I've never been a particularly optimistic person and now doesn't seem like a time to be optimistic.  It's not that the world's going to end.  I think Jameson's axiom that it's easier to imagine the end of the world than the end of capitalism is a misreading of our world, though a forgivable one, because if Hollywood is showing us its true colors in the mainstream film it makes then it's far, far easier for Americans to imagine the end of the world than a world that isn't saved by an existing America.  Arrival did not have its linguist be someone from China, for instance. But then Arrival was not ultimately about its science fiction set up or formal plot, it was about art itself and the nature of language to mold and shape how we conceive of the reality we live in, and it was also about a tension between those people who believe in fate and accept it and those who reject it.  So in that sense Arrival, though formally a science fiction story,
There's not going to be a science fiction movie in which the linguist is from China or Mongolia or is even Native American, for that matter.  That's not how studios think.
But I digress.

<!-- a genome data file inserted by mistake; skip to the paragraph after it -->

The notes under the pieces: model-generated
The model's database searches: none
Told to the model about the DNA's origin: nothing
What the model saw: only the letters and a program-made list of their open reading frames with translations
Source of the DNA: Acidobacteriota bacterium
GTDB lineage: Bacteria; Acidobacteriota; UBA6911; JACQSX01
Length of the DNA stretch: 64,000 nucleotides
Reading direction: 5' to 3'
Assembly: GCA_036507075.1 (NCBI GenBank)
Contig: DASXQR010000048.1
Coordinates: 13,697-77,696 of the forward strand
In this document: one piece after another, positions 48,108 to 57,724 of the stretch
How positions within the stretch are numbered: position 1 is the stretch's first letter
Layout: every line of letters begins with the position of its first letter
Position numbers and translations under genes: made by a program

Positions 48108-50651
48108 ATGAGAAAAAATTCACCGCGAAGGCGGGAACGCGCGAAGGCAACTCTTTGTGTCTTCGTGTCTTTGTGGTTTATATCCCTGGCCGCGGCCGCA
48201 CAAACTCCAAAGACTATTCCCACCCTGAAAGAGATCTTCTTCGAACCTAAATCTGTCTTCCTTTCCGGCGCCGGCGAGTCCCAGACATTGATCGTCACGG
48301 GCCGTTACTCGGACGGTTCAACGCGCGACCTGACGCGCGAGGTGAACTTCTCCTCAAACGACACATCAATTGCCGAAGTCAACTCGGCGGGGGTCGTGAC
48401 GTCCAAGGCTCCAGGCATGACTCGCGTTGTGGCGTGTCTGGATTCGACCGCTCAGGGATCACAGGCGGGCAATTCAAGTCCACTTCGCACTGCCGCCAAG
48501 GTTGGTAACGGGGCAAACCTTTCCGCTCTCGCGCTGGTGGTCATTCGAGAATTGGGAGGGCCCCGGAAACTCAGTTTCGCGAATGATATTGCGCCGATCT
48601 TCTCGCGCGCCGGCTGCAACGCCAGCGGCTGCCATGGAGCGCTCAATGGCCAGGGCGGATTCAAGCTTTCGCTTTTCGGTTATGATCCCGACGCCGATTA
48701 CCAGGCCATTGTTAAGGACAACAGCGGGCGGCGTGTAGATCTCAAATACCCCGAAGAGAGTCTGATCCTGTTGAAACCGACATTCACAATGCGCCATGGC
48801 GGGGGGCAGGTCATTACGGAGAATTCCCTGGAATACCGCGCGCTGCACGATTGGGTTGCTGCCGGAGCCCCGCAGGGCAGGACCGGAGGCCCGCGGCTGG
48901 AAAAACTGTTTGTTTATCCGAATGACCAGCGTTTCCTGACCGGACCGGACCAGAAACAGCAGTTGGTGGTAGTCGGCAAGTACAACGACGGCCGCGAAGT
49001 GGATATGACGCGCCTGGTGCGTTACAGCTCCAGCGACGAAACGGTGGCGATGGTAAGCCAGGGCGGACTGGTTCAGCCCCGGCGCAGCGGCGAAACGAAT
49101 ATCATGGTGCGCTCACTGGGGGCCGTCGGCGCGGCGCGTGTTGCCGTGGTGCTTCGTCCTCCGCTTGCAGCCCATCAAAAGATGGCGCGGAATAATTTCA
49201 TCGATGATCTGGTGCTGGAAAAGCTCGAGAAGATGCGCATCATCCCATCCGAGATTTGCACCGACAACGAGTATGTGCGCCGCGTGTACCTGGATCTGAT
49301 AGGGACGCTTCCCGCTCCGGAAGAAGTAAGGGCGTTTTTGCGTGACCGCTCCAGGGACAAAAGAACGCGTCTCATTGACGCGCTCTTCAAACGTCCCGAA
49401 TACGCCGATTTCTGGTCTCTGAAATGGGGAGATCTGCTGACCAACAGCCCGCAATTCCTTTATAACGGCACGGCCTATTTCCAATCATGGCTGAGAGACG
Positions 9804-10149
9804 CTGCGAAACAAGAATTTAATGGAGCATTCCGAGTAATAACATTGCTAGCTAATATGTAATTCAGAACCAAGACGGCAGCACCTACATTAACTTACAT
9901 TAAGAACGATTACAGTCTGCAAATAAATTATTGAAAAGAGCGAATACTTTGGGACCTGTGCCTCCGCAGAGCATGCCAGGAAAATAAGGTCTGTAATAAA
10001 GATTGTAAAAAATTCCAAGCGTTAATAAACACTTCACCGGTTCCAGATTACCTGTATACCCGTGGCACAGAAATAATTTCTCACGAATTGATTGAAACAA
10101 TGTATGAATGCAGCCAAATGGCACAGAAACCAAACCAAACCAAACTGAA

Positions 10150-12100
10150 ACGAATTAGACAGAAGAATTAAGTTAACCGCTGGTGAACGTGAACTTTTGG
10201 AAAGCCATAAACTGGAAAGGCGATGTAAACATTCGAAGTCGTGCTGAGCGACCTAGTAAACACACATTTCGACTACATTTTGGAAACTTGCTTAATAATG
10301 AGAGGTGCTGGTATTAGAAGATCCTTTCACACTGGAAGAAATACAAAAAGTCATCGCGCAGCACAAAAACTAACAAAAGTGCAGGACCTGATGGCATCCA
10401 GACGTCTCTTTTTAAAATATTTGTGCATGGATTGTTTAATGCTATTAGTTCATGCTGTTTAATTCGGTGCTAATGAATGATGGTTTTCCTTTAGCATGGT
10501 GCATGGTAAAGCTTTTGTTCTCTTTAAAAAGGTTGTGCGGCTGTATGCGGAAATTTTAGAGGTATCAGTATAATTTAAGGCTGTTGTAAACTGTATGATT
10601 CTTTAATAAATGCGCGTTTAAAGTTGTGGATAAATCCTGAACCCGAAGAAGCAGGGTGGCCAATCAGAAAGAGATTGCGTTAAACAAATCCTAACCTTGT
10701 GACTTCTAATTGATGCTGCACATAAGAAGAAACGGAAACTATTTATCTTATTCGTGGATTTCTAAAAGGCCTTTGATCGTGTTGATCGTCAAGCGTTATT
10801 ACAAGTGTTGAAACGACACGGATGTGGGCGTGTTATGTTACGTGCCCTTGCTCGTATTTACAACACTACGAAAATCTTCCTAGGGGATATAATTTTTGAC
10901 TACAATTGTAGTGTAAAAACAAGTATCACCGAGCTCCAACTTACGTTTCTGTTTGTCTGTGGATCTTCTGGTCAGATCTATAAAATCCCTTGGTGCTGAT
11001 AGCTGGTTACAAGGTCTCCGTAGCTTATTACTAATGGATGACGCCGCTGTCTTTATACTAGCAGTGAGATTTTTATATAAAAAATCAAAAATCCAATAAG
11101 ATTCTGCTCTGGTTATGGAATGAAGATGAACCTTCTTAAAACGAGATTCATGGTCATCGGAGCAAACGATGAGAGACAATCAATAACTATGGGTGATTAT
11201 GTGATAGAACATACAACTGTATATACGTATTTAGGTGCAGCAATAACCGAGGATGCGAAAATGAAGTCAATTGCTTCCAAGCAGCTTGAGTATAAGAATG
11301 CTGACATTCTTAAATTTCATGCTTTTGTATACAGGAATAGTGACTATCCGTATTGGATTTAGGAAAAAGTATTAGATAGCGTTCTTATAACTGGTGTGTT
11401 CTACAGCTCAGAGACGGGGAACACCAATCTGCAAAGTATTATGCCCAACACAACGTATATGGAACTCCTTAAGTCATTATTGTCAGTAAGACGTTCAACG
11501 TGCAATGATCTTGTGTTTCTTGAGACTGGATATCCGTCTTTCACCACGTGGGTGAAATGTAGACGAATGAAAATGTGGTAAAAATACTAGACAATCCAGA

A century ago World War I wrapped up and the story we've had told about it since is that the Germans were the bad guys.  Why?  Well ... we could be cynical and say that the Germans were the bad guys because instead of doing what all the other white European colonial empires were doing in invading regions populated by non-white people the Germans had the bad manners to take military action against fellow whites.  That's cynical, yes, but I admit to being cynical about the ways in which white radicals and reactionaries have increasingly spent the last forty years scapegoating each other for a legacy that is altogether shared.  Is Trump a racist?  So what?  Wasn't Woodrow Wilson a racist?  Wilson, of course, did not have command over the surveillance state that we have and who paved he way for that surveillance state?  Look over the last century, it will look pretty bipartisan overall.